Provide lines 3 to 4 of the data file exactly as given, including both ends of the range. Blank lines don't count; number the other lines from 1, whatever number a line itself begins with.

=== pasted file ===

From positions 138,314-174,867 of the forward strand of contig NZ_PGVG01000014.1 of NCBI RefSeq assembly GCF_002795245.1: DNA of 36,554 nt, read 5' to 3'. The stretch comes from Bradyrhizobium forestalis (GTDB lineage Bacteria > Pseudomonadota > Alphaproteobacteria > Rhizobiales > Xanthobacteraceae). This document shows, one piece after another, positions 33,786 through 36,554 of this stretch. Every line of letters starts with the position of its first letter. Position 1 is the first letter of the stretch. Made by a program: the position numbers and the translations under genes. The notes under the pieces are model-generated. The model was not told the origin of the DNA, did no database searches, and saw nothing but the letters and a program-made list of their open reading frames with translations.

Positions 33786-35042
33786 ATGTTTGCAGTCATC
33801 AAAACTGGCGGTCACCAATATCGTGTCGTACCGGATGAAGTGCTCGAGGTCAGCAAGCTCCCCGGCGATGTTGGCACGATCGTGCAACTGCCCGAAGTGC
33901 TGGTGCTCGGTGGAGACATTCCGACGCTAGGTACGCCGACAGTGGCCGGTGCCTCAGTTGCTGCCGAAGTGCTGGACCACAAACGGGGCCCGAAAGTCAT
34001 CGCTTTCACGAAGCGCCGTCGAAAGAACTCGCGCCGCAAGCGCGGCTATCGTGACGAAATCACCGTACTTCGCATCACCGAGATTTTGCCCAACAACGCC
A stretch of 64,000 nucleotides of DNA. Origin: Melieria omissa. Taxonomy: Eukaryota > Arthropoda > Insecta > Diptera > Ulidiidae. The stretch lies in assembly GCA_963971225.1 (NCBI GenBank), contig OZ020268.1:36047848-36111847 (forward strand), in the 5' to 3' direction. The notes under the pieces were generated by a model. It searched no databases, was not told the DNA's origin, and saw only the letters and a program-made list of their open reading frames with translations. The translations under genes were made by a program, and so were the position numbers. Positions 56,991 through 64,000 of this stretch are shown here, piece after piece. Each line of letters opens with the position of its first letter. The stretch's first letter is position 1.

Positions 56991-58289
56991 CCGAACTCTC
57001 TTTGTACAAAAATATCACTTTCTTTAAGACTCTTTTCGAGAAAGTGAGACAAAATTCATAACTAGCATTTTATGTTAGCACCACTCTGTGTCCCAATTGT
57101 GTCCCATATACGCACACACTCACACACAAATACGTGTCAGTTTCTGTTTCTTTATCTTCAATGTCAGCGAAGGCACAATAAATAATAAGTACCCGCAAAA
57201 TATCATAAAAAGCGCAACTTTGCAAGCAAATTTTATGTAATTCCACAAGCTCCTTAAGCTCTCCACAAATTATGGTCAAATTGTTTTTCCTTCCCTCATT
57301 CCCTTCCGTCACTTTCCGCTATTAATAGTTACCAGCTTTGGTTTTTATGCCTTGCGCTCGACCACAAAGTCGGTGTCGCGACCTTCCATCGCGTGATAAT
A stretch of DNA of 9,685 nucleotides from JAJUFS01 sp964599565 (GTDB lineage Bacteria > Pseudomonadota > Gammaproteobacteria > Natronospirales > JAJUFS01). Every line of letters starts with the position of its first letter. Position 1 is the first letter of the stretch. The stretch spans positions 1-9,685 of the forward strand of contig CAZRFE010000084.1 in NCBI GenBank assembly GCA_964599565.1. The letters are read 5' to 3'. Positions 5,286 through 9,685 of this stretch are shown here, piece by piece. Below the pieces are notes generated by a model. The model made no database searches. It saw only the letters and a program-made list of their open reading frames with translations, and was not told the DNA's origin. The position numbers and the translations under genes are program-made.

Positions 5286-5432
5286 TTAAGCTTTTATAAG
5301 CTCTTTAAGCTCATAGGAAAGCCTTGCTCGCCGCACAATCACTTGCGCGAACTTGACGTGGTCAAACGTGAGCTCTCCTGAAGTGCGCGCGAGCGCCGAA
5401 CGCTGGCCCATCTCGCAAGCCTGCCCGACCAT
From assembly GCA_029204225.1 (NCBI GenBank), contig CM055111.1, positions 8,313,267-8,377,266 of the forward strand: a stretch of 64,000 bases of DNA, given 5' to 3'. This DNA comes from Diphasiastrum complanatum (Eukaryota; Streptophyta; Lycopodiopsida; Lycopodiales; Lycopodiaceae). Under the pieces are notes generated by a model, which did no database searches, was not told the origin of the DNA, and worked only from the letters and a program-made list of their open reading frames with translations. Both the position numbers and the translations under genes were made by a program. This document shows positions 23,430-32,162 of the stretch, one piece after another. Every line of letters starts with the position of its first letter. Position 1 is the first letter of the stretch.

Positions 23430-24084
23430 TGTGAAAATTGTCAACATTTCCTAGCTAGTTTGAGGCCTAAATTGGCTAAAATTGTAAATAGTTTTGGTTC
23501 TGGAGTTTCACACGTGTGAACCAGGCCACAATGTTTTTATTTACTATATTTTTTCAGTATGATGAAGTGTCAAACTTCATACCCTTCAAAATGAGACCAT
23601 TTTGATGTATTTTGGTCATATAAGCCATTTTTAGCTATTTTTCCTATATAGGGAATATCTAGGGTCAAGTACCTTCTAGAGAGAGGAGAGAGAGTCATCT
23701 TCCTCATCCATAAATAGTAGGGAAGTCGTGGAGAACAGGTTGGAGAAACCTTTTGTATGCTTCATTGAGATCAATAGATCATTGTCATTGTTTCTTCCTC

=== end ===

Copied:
33786 ATGTTTGCAGTCATC
33801 AAAACTGGCGGTCACCAATATCGTGTCGTACCGGATGAAGTGCTCGAGGTCAGCAAGCTCCCCGGCGATGTTGGCACGATCGTGCAACTGCCCGAAGTGC